I have to confess I was first unimpressed by Bartlett Sher’s production of Rossini’s Il Barbiere di Siviglia for the Met – I thought that there was too much cuteness going on and that the sceneries did not work very well for those who were seated in the upper levels of the theatre. Maybe because my seat was very close to the stage this time, I finally warmed up to its all-for-laughs charm, especially when the level of acting was as good as seen today. The music values were better preserved this time. After a rather unclear overture, Frédéric Chaslin showed excellent control over the complex ensembles and led his soloists with helpful and attentive conducting. However, the 1,000,000.00 dollar-question will always be – how tonight’s singers compare with a cast that I myself called to be of “golden age”-quality last year?
I won’t lie – Elina Garanca cannot compete with Joyce DiDonato’s extraordinary flexibility and technical abandon, but she proves to be a worthy successor in any other aspect. Her warm and creamy (and fuller) mezzo-soprano is always pleasant in the ear, she has a solid technique for the passagework, extraordinary ease with high notes, very good Italian and is also capable of producing exquisite piano singing when necessary, not to mention that she phrases stylishly. She also possesses excellent comedy timing and a most graceful stage presence. Although DiDonato was an engaging Rosina, I believe Garanca understood that her character is a Spanish girl and offered the kind of natural sexiness typical of Mediterranean women that has nothing to do with vulgarity .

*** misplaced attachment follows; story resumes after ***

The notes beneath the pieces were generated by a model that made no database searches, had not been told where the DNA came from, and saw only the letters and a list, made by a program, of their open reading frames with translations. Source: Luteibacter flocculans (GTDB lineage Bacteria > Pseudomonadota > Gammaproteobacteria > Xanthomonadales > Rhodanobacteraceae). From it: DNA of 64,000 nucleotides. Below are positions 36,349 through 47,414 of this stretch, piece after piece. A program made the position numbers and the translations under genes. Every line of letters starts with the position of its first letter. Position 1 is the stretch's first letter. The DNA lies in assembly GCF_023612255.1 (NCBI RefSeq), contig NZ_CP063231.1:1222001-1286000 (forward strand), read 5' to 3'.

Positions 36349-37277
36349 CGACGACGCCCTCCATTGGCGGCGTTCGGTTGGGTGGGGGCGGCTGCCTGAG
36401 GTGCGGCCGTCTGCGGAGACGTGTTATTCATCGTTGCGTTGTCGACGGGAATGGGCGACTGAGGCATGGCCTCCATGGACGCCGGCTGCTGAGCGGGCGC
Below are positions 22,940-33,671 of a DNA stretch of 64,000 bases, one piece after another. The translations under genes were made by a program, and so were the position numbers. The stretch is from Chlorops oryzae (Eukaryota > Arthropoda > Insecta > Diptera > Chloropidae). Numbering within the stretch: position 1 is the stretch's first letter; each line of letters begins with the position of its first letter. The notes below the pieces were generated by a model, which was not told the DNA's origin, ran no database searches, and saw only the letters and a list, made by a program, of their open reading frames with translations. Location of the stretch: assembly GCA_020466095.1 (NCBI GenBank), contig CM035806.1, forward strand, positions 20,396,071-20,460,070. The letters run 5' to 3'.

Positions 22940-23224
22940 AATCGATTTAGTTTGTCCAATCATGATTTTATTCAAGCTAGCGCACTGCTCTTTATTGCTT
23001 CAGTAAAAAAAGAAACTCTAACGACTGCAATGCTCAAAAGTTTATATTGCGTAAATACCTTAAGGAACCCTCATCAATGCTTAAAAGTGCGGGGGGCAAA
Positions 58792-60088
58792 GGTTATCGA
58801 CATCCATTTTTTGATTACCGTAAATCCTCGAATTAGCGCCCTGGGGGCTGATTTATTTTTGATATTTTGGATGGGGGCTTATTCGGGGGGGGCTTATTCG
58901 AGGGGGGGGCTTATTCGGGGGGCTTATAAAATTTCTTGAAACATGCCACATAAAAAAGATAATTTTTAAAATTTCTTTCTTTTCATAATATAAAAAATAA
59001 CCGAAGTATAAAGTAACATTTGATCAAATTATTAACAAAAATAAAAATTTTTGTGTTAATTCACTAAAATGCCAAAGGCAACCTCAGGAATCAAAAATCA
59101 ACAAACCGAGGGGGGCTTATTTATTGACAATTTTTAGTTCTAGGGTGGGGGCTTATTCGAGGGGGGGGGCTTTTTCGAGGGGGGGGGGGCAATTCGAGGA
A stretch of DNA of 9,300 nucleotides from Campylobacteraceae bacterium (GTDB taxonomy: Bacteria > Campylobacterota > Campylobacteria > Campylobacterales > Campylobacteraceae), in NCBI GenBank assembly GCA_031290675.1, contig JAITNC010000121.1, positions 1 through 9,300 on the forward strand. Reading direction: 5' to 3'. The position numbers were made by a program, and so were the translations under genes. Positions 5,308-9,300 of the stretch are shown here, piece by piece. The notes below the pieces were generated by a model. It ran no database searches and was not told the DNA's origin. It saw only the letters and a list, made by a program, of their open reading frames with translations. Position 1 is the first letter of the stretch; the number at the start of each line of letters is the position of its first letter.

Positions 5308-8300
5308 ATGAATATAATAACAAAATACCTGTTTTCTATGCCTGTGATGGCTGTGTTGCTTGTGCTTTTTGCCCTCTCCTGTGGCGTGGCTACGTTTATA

The comparison between José Manual Zapata and Juan Diego Flórez is even more unfavourable in what regards technical finish. While the Peruvian is impressively accurate in passagework (let’s not forget he would sing Cessa di più resistere without any hint of difficulty) and commands in alts as few tenors these days, the Spaniard does only justice to his runs and often lacks support both in extreme low and top notes. His trump card is the natural beauty of his voice and his good taste. While Flórez cut a more Romantic figure last year, Zapata finally convinced the audience with his irresistible sense of humor and vitality in spite of his absence of physique du rôle.
There is no doubt about Franco Vassallo’s exceptional vocalism. His baritone sails through the tessitura from bottom to top notes with impressive confidence and his adeptness with fioriture is truly impressive. He is also a funny guy entirely at ease in such a showman’s part. However, I can’t help missing Peter Mattei’s intelligent and hilarious performance, far richer in detail than Vassallo’s. If the Italian baritone displays more flamboyant vocalism, Mattei’s singing was similarly accomplished and satisfying.
Replacing an ailing Maurizio Muraro, Paul Plishka proved he still has the energy of a man half his age. I was particularly impressed by the way he mingled in such finely knit teamwork, which is the hallmark of this production, and interacted with his stage partners. His voice is still firm and spacious (actually, he was in very good voice), but the patter of his big aria will always be a test for anyone born outside Italy. Ruggero Raimondi also showed some rusty edges in the part of Don Basilio, but this singer’s amazing presence, forceful voice and dramatic intelligence never lets the audience down. I finally must point out that Jennifer Check’s exquisitely crafted account of Berta’s aria would be a serious threat to the sale of ice-cream in any opera house in the days of Rossini.